The interaction of "African" styles with Catholic Europe is central to Butticci's work. Obviously, a great many Italians do not share anti-African prejudices, and they do their best to accommodate the new churches. One exemplary contact zone is Padua's Temple of Peace, where a hospitable Catholic parish has made its facilities available to African congregations; that experience provides the basis for many of the interviews and observations in this volume. There is also a rewarding and provocative documentary made by Butticci herself, together with Andrew Esiebo, entitled Enlarging the Kingdom.[1]

So how do African and Italian Christians interact? In some ways, the encounters are quite predictable. Unlike the US, Italy does not have a strong or widespread tradition of native charismatic and Pentecostal faith, so that Italian Catholics are both surprised and bemused by African enthusiasm. They clearly do not know what to make of the claims of miracles and divine healings that are the everyday currency of those churches. Africans in turn are shocked by European irreligion and indifference, and by the lack of young and even middle-aged people in Italian churches. Repeatedly, their comments on Italian Catholic practice sound as if they could have come from generations of American evangelicals. Catholics, they often say, hold an empty and formal faith, which offers salvation in exchange for the fulfilment of ritual chore. There is no heart-religion, and little joy. We also hear very familiar Protestant suspicions about the allegedly idolatrous veneration of the Virgin and saints. Given African Christian nervousness about anything suggesting the worship of ancestors, Catholic devotion to bodily relics, to "holy bones," is particularly upsetting, even appalling.

By all rights, then, the Italian-African encounter should be chilly at best, and disastrous at worst, but happily, the story is nothing like so grim. Partly, this is a matter of personalities and cultures, as individual decency overcomes theologically grounded doubts. Time and again, we find both sides showing tolerance and benevolent inquisitiveness about fellow-Christians, not least in the willingness of Italian believers to open their properties to host African newcomers. One funny scene in the documentary shows an ordained African woman pastor in her clerical collar reporting how she once brought an Italian airport to a halt when the staff and security people flocked to ask her if she was in fact a female priest. How could such a thing be? A naïve inquiry, perhaps, but the curiosity was well-intentioned, and the pastor in question reports the affair in high good humor.

In other ways too, the different sides have surprising commonalities, and it is in this area that the book makes its greatest contribution to the literature on migrant religion. Far more than most of her predecessors working in this area, Butticci is fascinated by the role of aesthetics in religion and the different forms it takes. Italian Catholicism is, of course, eminently sacramental, with a profound sense of the sacred quality of material objects—of medals and statues, of holy water and oil. African Pentecostals distrust idolatry, but they too are value the numinous. Pentecostals also know well the holiness inherent in places, and they cherish the blessed quality of material things, including holy oils for anointing. Pentecostal faith is thoroughly physical and embodied, with a whole ritualized language of physical actions and gestures.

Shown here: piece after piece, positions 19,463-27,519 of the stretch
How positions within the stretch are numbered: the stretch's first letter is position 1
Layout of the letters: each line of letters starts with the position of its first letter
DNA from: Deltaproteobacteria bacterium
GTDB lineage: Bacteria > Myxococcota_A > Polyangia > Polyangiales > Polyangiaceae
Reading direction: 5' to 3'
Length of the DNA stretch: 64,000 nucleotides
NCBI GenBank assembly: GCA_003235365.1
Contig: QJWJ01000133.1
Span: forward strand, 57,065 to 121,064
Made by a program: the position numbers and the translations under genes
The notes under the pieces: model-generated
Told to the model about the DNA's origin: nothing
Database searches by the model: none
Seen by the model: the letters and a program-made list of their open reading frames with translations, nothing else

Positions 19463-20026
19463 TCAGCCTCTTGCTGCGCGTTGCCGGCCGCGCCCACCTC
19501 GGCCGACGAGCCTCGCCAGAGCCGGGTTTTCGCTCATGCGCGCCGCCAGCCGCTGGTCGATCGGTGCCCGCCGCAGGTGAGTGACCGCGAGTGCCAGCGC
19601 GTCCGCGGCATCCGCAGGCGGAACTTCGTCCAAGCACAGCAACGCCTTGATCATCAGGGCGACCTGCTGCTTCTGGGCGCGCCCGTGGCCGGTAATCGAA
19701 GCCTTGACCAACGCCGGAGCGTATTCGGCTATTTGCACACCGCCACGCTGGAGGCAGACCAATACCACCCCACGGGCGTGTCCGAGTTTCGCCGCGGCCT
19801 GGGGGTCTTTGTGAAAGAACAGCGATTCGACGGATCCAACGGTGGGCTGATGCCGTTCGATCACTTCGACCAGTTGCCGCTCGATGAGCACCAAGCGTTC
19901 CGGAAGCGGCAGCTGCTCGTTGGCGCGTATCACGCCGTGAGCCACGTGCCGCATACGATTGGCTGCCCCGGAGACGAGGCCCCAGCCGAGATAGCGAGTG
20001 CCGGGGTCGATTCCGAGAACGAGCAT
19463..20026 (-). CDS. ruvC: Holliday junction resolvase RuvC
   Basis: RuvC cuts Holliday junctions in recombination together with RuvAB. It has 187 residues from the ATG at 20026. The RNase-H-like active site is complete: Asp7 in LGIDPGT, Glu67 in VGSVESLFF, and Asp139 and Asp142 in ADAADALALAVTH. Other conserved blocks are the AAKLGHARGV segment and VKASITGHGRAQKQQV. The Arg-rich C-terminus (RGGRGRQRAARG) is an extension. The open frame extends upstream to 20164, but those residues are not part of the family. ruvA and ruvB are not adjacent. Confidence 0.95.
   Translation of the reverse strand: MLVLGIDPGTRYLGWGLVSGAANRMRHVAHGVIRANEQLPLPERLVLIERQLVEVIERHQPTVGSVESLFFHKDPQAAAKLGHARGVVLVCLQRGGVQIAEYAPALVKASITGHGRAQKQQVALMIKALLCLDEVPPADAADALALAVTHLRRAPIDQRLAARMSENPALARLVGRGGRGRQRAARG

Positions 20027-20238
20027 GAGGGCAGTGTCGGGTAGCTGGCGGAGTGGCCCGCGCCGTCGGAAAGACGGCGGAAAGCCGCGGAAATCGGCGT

The book's subtitle invokes "The Politics of Presence": the African presence in Italy, in the first place, but also the presence of the holy in the material world. Pentecostals practice "the sacramentality manifest in the conflation of spirit and matter that generates perceived real presences of divine and supernatural powers pulsating in the material world, in nature, objects and substances, as well as in the human body." The one-word description for that quality is "catholicity," small-c.

The surprising harmony between Italian Catholic and African catholic emerges most strongly in a remarkable chapter about an African church that has chosen to highlight in its sanctuary a massive reproduction of Raphael's painting of the Transfigured Christ. As the author argues, the altarpiece "becomes inextricable from the religious aesthetics and everyday spiritual and social needs of the congregation." Her chapter is intriguingly entitled "Afro-Pentecostal Renaissance."

I began by quoting Charlotte Brontö's imaginative portrayal of a Victorian English evangelical called to the mission field in the early days of the great Protestant movement into the wider world. In light of recent experiences such as the African migrations northward, it is startling to revisit such early works, and to recall the sense of spiritual warfare that originally motivated such believers, their sense that their greatest foes were what the letter to the Ephesians termed the principalities, the powers, the rulers of the darkness of this world, spiritual wickedness in high places. The spiritual combat would be fierce:

I know how Hell the veil will spread
Over their brows and filmy eyes,
And earthward crush the lifted head
That would look up and seek the skies;
I know what war the fiend will wage
Against that soldier of the cross,
Who comes to dare his demon-rage,
And work his kingdom shame and loss.

From a 21st-century perspective, this sounds awfully—well, awfully African. Perhaps what is happening in places like Padua and Kiev should make us revise our assumptions about that early missionary impulse.

Philip Jenkins is Distinguished Professor of History at Baylor University's Institute for Studies of Religion. He is the author most recently of The Many Faces of Christ: The Thousand-Year Story of the Survival and Influence of the Lost Gospels (Basic Books).

1. www.pentecostalaesthetics.net/documentary/

Most ReadMost Shared